This attitude shows the mess and indecision that prevailed about culture on both continents but American cultural presentation programs which were launched to portray The United States as a country of sophisticated culture showed no mass effect and might have been initiated too late. Popular American culture took Europe in no time.
It is interesting and worthwhile noticing that it did not take a decade for American rock’n’roll music and the merchandising entailed to enter the every day life in Germany. Even though it took some time to be established in Germany’s younger society the rise of rock’n’roll in the United States and in Europe was almost a parallel one. This of course established a feeling among the young that they were actually taking part in all cultural innovations.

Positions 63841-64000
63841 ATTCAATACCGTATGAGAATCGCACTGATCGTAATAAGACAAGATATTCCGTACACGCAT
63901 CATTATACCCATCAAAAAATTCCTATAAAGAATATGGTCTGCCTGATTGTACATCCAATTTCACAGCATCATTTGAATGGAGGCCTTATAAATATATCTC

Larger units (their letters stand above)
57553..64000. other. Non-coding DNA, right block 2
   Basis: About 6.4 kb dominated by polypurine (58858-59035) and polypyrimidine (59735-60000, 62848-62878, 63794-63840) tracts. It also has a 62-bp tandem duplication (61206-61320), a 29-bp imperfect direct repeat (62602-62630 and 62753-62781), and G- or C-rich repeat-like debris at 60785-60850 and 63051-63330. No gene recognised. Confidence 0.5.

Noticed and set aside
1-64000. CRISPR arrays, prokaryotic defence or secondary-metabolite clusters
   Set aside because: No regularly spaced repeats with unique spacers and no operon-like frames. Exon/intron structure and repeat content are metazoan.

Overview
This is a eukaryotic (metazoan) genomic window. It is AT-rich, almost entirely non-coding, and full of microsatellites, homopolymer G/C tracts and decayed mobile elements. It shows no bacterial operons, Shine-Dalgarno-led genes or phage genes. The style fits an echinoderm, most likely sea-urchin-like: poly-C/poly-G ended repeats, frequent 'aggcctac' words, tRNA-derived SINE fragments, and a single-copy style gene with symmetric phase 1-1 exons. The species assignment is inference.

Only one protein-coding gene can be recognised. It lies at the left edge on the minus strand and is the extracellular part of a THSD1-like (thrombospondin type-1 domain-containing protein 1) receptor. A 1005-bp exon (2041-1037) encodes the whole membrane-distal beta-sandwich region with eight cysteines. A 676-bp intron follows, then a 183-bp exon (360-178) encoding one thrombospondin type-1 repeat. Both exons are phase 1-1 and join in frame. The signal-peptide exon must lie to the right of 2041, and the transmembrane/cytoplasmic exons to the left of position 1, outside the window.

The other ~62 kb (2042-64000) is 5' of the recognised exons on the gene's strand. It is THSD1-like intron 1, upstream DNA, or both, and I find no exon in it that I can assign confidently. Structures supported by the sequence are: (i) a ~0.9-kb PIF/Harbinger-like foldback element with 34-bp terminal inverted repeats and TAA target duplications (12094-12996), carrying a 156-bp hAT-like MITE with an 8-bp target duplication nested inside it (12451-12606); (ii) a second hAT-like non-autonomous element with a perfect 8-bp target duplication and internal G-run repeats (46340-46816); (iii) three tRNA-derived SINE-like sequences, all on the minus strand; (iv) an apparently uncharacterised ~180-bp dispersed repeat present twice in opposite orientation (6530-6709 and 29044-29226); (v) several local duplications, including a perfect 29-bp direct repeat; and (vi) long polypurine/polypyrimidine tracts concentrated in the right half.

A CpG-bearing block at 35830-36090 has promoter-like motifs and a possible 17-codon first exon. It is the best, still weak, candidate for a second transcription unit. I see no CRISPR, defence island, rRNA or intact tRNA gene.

3. Hidden and open Anti-Americanism
The German tabloid paper “Bild” reported on March 31st 1958 about riots that took place at the Berlin Sportpalast at a concert of rock’n’roll musician Johnnie Ray:
So hatte der Sportpalast-Krawall begonnen: In hellen Scharen waren die Krieger und jungen Squaws der Niethosen-, Schwarzstrumpf- und Lederjacken-Stämme in den Sportpalast gezogen. Sie wollten den großen Medizinmann Johnnie erleben und seiner Jammerstimme lauschen.
The attached picture of the article showed a smiling Johnnie Ray with the following caption: “Johnnie faßt sich an den Kopf. Dachte gerade: ’Menschenskind, und dafür kassiere ich hier an einem Abend 3000 Dollar!’“